Category Archives: Tips from the Field

Brown Spots in the Lawn

As we all know, we’re currently experiencing drought conditions and many lawns are suffering from the effects of little to no rain. This can appear as brown spots in the lawn. It is very important to check your irrigation system to ensure proper volume and coverage.

Brown Spots in the lawn
Check your lawn for drought

Sprinkler gears and gaskets do wear out. Often we find brown spots in the lawns where the sprinkler heads start to miss and the lawn turns brown. We also have “hot spots” in our lawns which may require us to add a little extra water. This can be done by hand watering those areas.

A common issue we find is when the power goes out, the timer will sometime reset to the factory setting so be sure to double check it. This can definitely contribute to the lack of water and to the brown spots in your lawn.

Here’s George Richardson, Technical Director, to tell you a little more about drought and these brown spots, and what to do if you think your lawn is suffering from it.

If you problem is NOT drought, let us help you keep your lawn pest free, healthy & green! Our Winter Lawn Program suppresses weeds even when your lawn is dormant in the winter. Spring calls for a pH check of your soil and then adding lime, if needed. Lime application will assist in the uptake of the fertilizer that is applied as your lawn begins to Green Up. Peninsular’s Turf Quality Management Program is individualized, giving your lawn the proper combination of fertilization, insect and weed control at just the right time. We also provide treatment for shrubs! Our prompt courteous service is always guaranteed.

We proudly service clients in Jacksonville, Jacksonville Beach, Atlantic Beach, Neptune Beach, Ponte Vedra, Fleming Island, Orange Park, Green Cove Springs, Middleburg, World Golf Village, St. Johns, St. Augustine, Mandarin, Baldwin, Fernandina Beach, Fernandina, Amelia Island, Yulee, Callahan, Macclenny, Florida

Flying Ants vs. Termite Swarmers

Are these ants or termites?

Here is a VIDEO below that will show you the distinct difference between the flying ant and a swarming termite.

Termite swarmers

If there is any way to capture one of the insects and preserve them for Peninsular, that would be the best approach. Flying Ants are often confused with Termite Swarmers. Although both can be annoying, it’s most important to monitor and treat your home for termites if the winged insect is a swarmer.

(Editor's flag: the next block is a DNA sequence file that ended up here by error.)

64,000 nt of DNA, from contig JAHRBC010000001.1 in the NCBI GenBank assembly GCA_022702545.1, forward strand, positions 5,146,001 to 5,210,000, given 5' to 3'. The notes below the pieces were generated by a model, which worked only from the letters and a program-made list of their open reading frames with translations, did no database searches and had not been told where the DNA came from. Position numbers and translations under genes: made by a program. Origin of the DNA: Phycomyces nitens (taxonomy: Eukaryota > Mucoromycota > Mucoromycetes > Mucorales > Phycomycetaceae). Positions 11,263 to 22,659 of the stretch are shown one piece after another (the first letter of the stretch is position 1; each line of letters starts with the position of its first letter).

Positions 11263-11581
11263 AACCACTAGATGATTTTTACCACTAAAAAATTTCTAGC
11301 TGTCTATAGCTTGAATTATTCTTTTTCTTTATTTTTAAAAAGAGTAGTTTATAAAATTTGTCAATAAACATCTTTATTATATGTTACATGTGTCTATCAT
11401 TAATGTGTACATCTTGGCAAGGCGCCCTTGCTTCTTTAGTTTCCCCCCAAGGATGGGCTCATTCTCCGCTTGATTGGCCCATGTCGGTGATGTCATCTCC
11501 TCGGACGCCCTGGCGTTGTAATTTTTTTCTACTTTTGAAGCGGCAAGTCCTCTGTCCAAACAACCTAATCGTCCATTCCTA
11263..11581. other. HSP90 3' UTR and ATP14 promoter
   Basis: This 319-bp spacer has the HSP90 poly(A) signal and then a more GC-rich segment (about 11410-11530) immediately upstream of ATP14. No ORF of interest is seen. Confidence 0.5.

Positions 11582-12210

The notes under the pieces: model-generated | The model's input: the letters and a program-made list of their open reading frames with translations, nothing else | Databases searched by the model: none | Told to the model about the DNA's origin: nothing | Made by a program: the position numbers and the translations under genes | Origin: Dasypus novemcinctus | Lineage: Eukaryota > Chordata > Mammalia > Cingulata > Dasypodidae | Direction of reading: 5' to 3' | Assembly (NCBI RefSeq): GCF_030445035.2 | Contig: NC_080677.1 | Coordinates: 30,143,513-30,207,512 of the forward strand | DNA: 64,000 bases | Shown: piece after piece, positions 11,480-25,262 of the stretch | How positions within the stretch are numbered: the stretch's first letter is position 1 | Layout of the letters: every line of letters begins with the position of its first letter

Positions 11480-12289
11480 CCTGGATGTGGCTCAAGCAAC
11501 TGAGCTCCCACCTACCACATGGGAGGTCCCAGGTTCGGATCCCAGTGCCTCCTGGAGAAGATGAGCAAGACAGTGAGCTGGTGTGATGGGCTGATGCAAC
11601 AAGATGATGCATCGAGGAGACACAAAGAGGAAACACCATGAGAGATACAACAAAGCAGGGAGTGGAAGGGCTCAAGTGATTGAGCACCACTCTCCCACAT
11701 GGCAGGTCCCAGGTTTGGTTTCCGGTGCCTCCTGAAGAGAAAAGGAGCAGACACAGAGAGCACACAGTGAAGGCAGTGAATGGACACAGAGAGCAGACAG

Flying ants

There are several distinct differences between the Ants and Termites. Flying Ants Flying Ants have a pinched waist and Termite Swarmers have a straight waist. Flying Ants have bent antenna and Termite Swarmers have straight antenna. Ants have larger front wings while Termites have wings of the same size. A diagram of the difference between the two insects is visible on the YouTube video below.

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If you cannot tell the difference between the flying ant and termite, Peninsular will gladly come out to your home and inspect for you and give you a free estimate on treatment. There are two types of termite treatments to choose from: Termidor® and Sentricon®.

The DIFFERENCE between the two will be explained by the service technician. It’s important to know if you are seeing a flying ant or termite. Immediately protect your home if what you are seeing are Termite Swarmers. Swarmers in the air usually indicate that a Termite Colony is nearby. The Swarmers don’t do the actual damage, that is the job of the subterranean termites. The other member of the termite colony is the soldier who is defending the colony and the Queen.

ASK THE CRITTER GITTER

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Ask the Critter Gitter

David S.

Jacksonville Beach, FL

I have noticed areas of my lawn are turning brown and appear to be dying? What do you think the problem is?

Customers often call the office for help with their dying lawn. They complain that areas of the yard are brown and look dried out.

George Richardson, Technical Director for Peninsular Pest Control, will show you how to simply check your lawn for drought damage.

https://www.coj.net/welcome/news/time-for-duval-county-residents-to-change-lawn-irr

The City of Jacksonville Environmental Quality Division reminds Duval County residents that as they set their clocks forward one hour on Sunday, March 13th for Daylight Savings Time, they may once again set lawn and landscape irrigation to no more than two days per week. Designed to conserve Jacksonville’s water supply and reduce the amount of nutrients flowing into the St. Johns River, Chapter 366 of the City’s Ordinance Code limits watering to two days a week during Daylight Savings Time

Residential properties with an address that ends in an odd number or places without an address may water on Wednesday and Saturday and those addresses which end in an even number may water on Thursday and Sunday.  Non-residential irrigation is only permitted on Tuesday and Friday.


 
Visit coj.net/fertilizer for more information including exceptions to the schedule, penalties and enforcement.

*An odd number address is a street address whereby the numeric part of the address is an odd number (103 John Doe Street) or the alpha-numeric part of the address ends with any of the letters N-Z (104-N John Doe Street).   

**An even number address is a street address whereby the numeric part of the address is an even number (108 John Doe Street) or the alpha-numeric part of the street address ends with any of the letters A-M (109A John Doe Street).
 

New Florida Homeowner?

Know this before buying a home in Florida

What’s eating my lawn?

Rich Jones, Host of WOKV’s Morning Show, asks the question and George Richardson responds. George Richardson, Technical Director for Peninsular Pest Control, shows you how to determine if you have chinch bugs or mole crickets in your lawn.